|"Just the burkini, M'am. You may remain pixelated if you like."|
Some beaches in Southern France have instituted a "burkini ban" - a ban on full-body covering Muslim swimwear for women. A few days ago, the world allegedly saw photographs of French police forcing a muslim woman to "strip." That incident was not what it seemed - it was a carefully staged setup, among other things. The law empowers the police to issue tickets, not force woman to take their clothes off.
Nevertheless, many, including many "conservatives," see the whole thing as silly at best and unjust at worst. Here's a response from Phil Lawler at Catholic Culture:
There are, indeed, aspects of Islamic fundamentalism that are inimical to a free and open society. (The face-veil, for example, is dehumanizing.) The desire to wear a modest bathing costume is not one of them. It is revealing (yes, that's the word) that in this weird response to a culture that shows no respect for women, secular France tells those same women to take off their clothes.There's a lot to unpack in this paragraph (and notice how Lawler appears swayed by the symbolism of the fake incident above). But let's look at the issue by asking this question: what is the French burkini ban really about? Or to flip it: what is it not about?
It's not about modesty.
Modesty isn't defined by some recommended proportion of your body that should be covered by clothing. Rather, a large part of it is about not attracting undue attention to yourself. In this, the particular customs of place and time are obviously important. On a beach where most people go around 80% naked, Muslim women do not wear burkinis for reasons of modesty - to avoid attracting attention to themselves or to prevent lustful responses from those looking at them. They wear burkinis because they want to identify as Muslim or are frightened at what their community will do to them if they do not identify as Muslim.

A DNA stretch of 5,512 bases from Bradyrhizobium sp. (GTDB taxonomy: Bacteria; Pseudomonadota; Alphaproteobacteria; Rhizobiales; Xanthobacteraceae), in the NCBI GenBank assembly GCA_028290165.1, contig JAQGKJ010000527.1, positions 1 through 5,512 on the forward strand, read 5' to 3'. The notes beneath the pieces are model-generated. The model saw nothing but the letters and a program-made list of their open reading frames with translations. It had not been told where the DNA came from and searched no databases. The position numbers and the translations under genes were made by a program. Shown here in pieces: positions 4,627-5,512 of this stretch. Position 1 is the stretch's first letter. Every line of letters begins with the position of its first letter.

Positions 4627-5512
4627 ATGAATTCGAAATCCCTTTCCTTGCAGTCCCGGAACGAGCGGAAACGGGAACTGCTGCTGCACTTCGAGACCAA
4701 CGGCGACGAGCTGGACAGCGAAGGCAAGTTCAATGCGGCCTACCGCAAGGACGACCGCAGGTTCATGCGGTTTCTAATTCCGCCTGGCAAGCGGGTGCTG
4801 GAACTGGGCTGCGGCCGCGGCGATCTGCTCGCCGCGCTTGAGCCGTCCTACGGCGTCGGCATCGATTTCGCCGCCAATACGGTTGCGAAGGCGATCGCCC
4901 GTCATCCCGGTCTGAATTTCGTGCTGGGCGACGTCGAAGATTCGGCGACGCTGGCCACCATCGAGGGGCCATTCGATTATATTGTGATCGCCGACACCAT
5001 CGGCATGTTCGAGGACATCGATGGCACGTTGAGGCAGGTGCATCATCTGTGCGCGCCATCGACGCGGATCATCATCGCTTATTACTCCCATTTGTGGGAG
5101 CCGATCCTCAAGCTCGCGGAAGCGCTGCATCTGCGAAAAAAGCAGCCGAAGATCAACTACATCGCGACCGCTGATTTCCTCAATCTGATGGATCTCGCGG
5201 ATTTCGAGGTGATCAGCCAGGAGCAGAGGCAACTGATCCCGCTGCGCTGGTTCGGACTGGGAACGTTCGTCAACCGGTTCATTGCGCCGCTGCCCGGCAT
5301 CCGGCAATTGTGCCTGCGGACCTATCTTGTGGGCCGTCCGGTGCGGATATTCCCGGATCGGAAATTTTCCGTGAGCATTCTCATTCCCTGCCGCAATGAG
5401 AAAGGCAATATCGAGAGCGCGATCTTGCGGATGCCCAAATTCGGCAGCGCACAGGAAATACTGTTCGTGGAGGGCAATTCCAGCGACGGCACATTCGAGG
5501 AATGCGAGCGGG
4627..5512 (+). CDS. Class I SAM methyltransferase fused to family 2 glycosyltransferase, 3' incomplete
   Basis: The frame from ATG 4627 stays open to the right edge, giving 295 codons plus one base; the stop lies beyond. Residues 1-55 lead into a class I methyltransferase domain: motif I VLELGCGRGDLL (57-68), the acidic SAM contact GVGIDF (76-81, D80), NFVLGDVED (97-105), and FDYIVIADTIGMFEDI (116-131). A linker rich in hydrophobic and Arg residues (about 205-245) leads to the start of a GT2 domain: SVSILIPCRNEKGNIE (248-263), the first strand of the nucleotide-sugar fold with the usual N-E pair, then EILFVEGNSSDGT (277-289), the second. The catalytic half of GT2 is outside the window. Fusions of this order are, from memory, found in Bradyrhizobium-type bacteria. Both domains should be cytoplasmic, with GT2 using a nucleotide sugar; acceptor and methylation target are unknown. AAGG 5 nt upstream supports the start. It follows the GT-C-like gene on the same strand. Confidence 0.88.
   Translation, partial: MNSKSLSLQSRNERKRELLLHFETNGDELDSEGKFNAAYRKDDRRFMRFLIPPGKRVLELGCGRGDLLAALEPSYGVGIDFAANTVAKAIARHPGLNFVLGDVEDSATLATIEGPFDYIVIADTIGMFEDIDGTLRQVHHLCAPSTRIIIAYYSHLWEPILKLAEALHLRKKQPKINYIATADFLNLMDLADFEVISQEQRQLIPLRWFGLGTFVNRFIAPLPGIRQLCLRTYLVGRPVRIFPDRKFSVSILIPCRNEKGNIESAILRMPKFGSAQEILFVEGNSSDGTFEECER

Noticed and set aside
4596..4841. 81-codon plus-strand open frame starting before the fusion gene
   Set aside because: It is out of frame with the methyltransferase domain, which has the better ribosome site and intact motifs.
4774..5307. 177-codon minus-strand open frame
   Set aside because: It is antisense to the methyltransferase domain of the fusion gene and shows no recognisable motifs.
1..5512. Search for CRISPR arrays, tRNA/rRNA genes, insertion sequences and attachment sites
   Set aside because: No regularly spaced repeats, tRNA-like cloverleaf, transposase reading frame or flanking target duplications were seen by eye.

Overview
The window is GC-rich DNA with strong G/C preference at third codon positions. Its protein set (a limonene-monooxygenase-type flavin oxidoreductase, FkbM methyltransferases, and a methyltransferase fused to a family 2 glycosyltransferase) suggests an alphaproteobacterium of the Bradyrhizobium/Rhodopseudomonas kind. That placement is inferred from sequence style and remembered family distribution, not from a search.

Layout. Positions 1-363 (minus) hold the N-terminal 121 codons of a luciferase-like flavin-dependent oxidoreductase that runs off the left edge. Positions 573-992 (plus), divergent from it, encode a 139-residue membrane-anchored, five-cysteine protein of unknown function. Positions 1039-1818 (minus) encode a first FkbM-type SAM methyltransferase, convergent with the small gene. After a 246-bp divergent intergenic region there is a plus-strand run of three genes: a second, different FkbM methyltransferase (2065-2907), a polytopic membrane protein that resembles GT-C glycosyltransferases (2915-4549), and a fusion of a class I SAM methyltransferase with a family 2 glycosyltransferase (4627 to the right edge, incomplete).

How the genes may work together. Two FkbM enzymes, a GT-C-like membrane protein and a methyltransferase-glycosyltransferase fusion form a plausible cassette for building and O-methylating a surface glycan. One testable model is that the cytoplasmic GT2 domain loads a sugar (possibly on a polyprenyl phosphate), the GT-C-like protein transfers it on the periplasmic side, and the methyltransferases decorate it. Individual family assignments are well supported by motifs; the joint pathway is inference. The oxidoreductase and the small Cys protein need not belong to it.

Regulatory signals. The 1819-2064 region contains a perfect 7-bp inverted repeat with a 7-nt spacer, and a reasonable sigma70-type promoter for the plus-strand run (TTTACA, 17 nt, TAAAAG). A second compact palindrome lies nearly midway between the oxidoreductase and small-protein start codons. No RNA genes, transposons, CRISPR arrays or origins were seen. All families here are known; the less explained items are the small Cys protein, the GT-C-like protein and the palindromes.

It's not about diversity.
So, there's a one-piece over there, a bikini over there, here's a colorful shirt to protect from sunburn, there go a pair of cargo shorts, speedos to the right (look away) and under that umbrella is a burkini. Isn't that what diversity is all about? No. The burkina wearer represents an ideology that is opposed to diversity - in clothing as well as most other things. If that ideology had its way, all women, or at least all Muslim women would be required to wear one. Given the pressures within Muslim culture, up to and including threats of violence, that may be why she is wearing one now.